Researchers in the United States (U.S.) said regular aspirin use before the diagnosis of colorectal cancer (CRC) also known as colon cancer, is associated with reduced CRC-specific mortality.
The results of their new study is published online February 2 in the ‘Journal of the National Cancer Institute’. Colorectal cancer, also known as bowel cancer, colon cancer, or rectal cancer, is any cancer that affects the colon and the rectum. Early cases can begin as non-cancerous polyps. These often have no symptoms but can be detected by screening. For this reason, doctors recommend screenings for those at high risk or over the age of 50. Colon cancer is the second most common form of cancer in women, after breast cancer, and the third most common in men, after lung and prostate cancer.
In the study, the researchers found that longterm regular aspirin use before diagnosis was associated with lower CRCspecific mortality. The study showed that there was no significant association seen for postdiagnosis regular aspirin use with the risk for CRCspecific mortality overall. However, compared with participants who did not use aspirin both before and after diagnosis, the risk for CRC-specific mortality was lower for those who began regular aspirin use only after their diagnosis.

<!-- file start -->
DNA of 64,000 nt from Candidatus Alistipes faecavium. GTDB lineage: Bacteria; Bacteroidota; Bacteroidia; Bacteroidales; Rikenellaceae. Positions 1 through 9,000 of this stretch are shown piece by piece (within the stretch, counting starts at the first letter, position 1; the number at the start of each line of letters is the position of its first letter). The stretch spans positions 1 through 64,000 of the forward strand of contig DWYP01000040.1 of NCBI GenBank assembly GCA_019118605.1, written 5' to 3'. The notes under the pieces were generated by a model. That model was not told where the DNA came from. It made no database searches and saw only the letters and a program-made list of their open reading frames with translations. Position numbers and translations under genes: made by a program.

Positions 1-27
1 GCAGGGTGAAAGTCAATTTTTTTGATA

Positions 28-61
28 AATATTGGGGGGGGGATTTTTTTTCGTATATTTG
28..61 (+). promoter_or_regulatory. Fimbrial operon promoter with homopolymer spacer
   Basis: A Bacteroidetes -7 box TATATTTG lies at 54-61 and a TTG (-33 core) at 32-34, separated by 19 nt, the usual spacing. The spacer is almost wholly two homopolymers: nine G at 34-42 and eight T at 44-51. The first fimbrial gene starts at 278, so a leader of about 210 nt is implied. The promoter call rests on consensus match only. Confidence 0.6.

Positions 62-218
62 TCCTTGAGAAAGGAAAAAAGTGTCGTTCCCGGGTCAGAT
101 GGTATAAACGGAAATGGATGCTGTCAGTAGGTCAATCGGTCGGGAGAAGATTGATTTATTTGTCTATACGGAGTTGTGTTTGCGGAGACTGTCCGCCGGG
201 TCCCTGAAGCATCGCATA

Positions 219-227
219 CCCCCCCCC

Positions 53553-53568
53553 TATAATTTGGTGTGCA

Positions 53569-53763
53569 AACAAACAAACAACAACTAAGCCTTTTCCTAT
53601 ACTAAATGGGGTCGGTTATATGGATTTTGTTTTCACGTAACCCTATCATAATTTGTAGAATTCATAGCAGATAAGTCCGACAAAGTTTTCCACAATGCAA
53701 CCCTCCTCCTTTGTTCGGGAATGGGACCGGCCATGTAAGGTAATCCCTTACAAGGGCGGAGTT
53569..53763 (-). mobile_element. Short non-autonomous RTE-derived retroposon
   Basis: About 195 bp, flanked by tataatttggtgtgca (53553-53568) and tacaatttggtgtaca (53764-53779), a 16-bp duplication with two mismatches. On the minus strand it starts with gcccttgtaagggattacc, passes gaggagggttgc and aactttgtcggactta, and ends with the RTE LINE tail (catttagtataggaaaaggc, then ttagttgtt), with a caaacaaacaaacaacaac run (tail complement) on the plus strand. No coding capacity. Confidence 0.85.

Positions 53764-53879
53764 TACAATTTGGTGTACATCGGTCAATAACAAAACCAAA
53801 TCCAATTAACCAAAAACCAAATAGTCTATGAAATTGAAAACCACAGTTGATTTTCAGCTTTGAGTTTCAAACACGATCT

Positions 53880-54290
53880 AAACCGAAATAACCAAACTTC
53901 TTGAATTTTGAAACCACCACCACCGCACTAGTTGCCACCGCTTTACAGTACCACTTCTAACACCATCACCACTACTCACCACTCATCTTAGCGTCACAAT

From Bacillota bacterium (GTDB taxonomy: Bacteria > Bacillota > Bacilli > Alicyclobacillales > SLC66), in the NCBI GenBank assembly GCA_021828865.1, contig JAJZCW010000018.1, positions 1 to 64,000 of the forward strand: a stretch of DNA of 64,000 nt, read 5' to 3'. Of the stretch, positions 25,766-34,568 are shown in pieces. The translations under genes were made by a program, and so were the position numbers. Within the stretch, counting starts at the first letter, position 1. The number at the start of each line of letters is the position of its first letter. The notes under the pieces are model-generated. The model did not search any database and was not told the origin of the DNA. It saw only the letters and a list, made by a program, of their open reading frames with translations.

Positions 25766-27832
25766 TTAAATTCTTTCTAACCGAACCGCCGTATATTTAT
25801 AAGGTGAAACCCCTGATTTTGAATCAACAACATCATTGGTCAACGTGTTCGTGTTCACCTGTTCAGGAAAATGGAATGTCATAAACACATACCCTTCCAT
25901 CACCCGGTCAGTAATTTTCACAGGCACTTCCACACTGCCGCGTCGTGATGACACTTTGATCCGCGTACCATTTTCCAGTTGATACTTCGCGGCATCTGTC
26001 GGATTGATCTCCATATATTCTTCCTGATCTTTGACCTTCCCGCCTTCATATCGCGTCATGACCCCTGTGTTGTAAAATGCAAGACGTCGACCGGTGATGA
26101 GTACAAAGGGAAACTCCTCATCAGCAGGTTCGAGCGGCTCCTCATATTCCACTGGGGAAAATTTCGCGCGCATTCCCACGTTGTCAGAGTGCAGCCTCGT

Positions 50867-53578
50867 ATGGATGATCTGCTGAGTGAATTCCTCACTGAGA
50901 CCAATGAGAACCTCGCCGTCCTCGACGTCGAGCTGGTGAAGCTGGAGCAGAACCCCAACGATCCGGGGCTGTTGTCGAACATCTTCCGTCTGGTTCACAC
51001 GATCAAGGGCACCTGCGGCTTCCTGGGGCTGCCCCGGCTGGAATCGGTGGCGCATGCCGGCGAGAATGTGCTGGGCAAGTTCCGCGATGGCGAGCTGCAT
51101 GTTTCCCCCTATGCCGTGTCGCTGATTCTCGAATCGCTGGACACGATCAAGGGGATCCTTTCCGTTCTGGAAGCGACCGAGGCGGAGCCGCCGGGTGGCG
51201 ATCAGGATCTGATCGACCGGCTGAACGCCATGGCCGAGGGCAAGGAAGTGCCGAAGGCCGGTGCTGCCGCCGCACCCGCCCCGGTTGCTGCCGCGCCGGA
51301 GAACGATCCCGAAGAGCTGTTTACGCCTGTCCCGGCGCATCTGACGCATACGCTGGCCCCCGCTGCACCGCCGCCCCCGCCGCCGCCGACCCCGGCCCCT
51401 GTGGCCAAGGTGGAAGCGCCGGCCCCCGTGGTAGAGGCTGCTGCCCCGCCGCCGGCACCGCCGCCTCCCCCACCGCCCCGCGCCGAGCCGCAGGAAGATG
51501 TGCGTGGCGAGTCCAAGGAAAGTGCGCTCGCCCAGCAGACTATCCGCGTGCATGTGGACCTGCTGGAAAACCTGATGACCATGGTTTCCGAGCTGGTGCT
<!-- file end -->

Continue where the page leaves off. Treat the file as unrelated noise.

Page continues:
Jane C. Figueiredo, Ph.D., from the Cedars- Sinai Medical Center in Los Angeles, and colleagues examined the association for aspirin and nonaspirin nonsteroidal anti-inflammatory drugs (NSAIDs) with CRC-specific survival in a prospective analysis of women and men from the Cancer Prevention Study-II Nutrition Cohort who were cancer-free at baseline (1992/1993) and diagnosed with CRC through followup (2015). Lower odds of diagnosis with distant metastases were seen with long-term aspirin use before diagnosis.
“While more evidence is needed, preferably from randomised, controlled trials, findings from this study are an important resource to inform clinicians and CRC survivors about the potential benefits and harms of aspirin and nonaspirin NSAIDs use,” a coauthor said in a statement.